'America's Greatest Lost Treasure,' Worth $40 Million, Goes on Display for First Time
It's only a fraction of what was lost on the SS Central America in 1857.
For the first time ever, the public is being offered a chance to take a look at a trove of once-sunken gold that's been called the greatest lost treasure in U.S. history.
The Gold Rush-era steam ship, the SS Central America, went down in an 1857 storm off the coast of South Carolina while en route to New York from San Francisco.
The first incredible haul was uncovered in the late 1980s by a homemade undersea robot piloted by a sea captain who has since been jailed for refusing to disclose to his investors what became of some 500 missing gold coins.
An exhibit at the Long Beach Expo Center in California puts some $40 million worth of the treasures on display, including what was uncovered in a subsequent salvage mission.
These findings include historic gold and silver coins, gold ingots and unopened sacks of gold dust treasure recovered during the 2014 expedition to the 161-year-old Atlantic Ocean site.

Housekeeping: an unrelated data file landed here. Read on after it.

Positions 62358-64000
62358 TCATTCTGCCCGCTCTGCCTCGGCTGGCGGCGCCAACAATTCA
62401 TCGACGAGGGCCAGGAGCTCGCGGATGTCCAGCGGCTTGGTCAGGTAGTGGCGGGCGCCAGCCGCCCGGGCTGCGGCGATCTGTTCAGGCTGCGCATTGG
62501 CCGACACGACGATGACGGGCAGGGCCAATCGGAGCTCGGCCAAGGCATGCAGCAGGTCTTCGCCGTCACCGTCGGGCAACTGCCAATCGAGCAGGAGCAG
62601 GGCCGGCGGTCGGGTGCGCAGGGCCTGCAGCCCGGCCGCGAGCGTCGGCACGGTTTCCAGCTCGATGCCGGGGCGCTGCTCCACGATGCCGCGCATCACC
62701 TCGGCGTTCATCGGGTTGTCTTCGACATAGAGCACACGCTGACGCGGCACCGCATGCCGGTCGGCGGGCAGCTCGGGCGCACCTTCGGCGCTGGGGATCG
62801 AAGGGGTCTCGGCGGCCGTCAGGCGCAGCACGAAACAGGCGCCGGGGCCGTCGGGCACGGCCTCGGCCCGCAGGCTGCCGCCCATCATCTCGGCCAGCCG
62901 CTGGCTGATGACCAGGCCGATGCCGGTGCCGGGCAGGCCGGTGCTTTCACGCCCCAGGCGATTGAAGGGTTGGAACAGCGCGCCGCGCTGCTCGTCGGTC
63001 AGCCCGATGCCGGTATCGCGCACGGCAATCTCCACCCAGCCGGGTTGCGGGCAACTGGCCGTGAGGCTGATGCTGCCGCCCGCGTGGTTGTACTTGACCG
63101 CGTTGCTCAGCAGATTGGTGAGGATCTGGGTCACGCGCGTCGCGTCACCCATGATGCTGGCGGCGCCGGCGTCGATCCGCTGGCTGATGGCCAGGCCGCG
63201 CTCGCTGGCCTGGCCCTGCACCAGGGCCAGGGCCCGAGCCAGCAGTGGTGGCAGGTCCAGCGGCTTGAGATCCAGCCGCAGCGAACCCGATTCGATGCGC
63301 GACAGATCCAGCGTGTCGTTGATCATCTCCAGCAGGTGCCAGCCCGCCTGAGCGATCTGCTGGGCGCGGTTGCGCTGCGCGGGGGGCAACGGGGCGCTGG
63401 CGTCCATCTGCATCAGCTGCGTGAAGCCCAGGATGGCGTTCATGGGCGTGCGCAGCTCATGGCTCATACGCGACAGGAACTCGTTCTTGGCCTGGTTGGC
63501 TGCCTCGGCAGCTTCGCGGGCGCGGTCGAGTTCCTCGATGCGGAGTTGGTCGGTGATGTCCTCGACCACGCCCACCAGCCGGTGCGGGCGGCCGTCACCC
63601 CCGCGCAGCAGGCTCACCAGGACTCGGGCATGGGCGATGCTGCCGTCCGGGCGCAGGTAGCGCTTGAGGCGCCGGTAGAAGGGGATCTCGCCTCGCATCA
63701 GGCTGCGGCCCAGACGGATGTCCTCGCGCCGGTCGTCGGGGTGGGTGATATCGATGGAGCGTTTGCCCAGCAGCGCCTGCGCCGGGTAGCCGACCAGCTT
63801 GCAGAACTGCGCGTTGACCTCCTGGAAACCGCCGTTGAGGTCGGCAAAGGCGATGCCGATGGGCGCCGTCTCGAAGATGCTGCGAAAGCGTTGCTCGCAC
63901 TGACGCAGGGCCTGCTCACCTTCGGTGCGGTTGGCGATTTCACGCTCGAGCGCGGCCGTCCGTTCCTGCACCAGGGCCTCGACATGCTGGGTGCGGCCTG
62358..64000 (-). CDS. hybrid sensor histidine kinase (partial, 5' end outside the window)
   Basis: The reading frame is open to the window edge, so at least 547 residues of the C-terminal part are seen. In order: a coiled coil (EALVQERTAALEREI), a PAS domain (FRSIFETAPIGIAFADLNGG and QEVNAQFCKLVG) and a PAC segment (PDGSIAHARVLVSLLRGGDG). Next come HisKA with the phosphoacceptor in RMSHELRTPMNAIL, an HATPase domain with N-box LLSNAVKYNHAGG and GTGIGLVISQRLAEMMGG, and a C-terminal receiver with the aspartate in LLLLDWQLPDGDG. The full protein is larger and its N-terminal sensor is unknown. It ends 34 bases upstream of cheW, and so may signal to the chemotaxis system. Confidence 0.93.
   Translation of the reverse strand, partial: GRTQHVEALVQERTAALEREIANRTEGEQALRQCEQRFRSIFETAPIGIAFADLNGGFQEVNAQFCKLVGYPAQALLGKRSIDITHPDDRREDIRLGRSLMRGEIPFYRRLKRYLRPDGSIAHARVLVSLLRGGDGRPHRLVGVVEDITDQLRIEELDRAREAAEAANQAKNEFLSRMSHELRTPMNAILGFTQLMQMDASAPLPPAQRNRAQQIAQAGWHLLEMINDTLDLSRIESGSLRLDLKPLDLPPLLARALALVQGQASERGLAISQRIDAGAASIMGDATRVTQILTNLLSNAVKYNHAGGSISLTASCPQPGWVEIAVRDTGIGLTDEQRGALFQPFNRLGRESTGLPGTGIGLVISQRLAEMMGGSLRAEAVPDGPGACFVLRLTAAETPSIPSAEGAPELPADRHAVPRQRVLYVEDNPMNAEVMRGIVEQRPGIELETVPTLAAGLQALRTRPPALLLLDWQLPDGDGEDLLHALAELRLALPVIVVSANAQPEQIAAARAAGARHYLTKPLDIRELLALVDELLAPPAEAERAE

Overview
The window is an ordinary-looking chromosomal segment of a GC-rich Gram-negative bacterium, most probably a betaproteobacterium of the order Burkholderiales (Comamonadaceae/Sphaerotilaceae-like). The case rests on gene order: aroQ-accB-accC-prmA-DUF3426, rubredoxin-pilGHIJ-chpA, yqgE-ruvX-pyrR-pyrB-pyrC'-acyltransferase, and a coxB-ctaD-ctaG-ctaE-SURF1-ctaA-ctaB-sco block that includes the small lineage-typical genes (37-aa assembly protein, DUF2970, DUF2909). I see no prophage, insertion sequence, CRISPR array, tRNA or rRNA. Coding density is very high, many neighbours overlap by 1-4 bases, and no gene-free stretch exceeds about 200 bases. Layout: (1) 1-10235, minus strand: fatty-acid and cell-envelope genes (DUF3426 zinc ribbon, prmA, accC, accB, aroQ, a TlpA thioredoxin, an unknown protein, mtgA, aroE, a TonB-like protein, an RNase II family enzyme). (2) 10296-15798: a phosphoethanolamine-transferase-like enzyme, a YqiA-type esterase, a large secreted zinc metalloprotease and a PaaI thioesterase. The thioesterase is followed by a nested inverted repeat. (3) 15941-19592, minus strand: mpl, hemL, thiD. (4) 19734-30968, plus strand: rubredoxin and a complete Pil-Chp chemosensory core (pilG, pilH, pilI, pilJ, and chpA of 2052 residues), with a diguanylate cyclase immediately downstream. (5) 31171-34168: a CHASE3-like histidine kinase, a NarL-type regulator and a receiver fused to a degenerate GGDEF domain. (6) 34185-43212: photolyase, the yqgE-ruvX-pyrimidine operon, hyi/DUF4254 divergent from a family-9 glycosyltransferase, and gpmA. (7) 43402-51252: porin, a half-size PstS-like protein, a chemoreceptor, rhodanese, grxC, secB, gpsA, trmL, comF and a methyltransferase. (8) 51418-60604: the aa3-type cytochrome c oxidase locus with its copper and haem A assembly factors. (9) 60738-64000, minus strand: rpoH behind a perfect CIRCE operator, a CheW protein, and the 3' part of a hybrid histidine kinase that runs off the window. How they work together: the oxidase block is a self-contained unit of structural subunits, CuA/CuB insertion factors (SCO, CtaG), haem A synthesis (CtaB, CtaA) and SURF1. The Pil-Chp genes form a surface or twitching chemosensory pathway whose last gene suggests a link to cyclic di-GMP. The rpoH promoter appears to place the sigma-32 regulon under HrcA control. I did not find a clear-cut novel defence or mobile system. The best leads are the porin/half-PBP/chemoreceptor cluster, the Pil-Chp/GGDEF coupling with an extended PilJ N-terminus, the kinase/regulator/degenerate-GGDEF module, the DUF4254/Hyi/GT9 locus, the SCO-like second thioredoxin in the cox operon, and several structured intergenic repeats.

"There are dozens of coins this time that are the finest known," Dwight Manley, coin enthusiast and current owner of the sizable booty, told CBS News. "They're like little time capsules every time you hold one — who had it before, what it was for."
Manley believes each of his coins, which he's putting up for sale, could fetch a few thousand dollars.
The gold bars are worth considerably more.
"The 45 ingots are roughly $12 million," Manley said.
The public showing ends Saturday.
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